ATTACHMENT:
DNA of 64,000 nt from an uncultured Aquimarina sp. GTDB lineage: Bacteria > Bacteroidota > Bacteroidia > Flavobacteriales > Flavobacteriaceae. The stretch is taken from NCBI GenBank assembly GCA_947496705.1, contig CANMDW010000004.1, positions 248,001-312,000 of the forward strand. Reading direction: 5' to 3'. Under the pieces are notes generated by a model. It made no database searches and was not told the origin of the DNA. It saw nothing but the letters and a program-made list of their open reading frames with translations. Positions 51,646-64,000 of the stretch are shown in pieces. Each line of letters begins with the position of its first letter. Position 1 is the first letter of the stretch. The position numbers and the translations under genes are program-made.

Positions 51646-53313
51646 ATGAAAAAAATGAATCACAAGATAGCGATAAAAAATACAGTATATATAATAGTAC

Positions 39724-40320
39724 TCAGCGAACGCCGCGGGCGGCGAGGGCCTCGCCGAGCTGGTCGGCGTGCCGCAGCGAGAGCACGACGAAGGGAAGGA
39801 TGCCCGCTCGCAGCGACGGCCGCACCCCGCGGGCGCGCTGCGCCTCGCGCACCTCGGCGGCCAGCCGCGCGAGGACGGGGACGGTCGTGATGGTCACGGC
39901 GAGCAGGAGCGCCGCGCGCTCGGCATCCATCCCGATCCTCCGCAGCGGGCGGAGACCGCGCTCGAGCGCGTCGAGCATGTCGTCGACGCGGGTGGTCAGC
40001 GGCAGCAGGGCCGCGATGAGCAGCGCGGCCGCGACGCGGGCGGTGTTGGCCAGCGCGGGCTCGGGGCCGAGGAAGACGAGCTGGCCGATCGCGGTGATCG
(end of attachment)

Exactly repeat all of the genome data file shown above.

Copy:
DNA of 64,000 nt from an uncultured Aquimarina sp. GTDB lineage: Bacteria > Bacteroidota > Bacteroidia > Flavobacteriales > Flavobacteriaceae. The stretch is taken from NCBI GenBank assembly GCA_947496705.1, contig CANMDW010000004.1, positions 248,001-312,000 of the forward strand. Reading direction: 5' to 3'. Under the pieces are notes generated by a model. It made no database searches and was not told the origin of the DNA. It saw nothing but the letters and a program-made list of their open reading frames with translations. Positions 51,646-64,000 of the stretch are shown in pieces. Each line of letters begins with the position of its first letter. Position 1 is the first letter of the stretch. The position numbers and the translations under genes are program-made.

Positions 51646-53313
51646 ATGAAAAAAATGAATCACAAGATAGCGATAAAAAATACAGTATATATAATAGTAC

Positions 39724-40320
39724 TCAGCGAACGCCGCGGGCGGCGAGGGCCTCGCCGAGCTGGTCGGCGTGCCGCAGCGAGAGCACGACGAAGGGAAGGA
39801 TGCCCGCTCGCAGCGACGGCCGCACCCCGCGGGCGCGCTGCGCCTCGCGCACCTCGGCGGCCAGCCGCGCGAGGACGGGGACGGTCGTGATGGTCACGGC
39901 GAGCAGGAGCGCCGCGCGCTCGGCATCCATCCCGATCCTCCGCAGCGGGCGGAGACCGCGCTCGAGCGCGTCGAGCATGTCGTCGACGCGGGTGGTCAGC
40001 GGCAGCAGGGCCGCGATGAGCAGCGCGGCCGCGACGCGGGCGGTGTTGGCCAGCGCGGGCTCGGGGCCGAGGAAGACGAGCTGGCCGATCGCGGTGATCG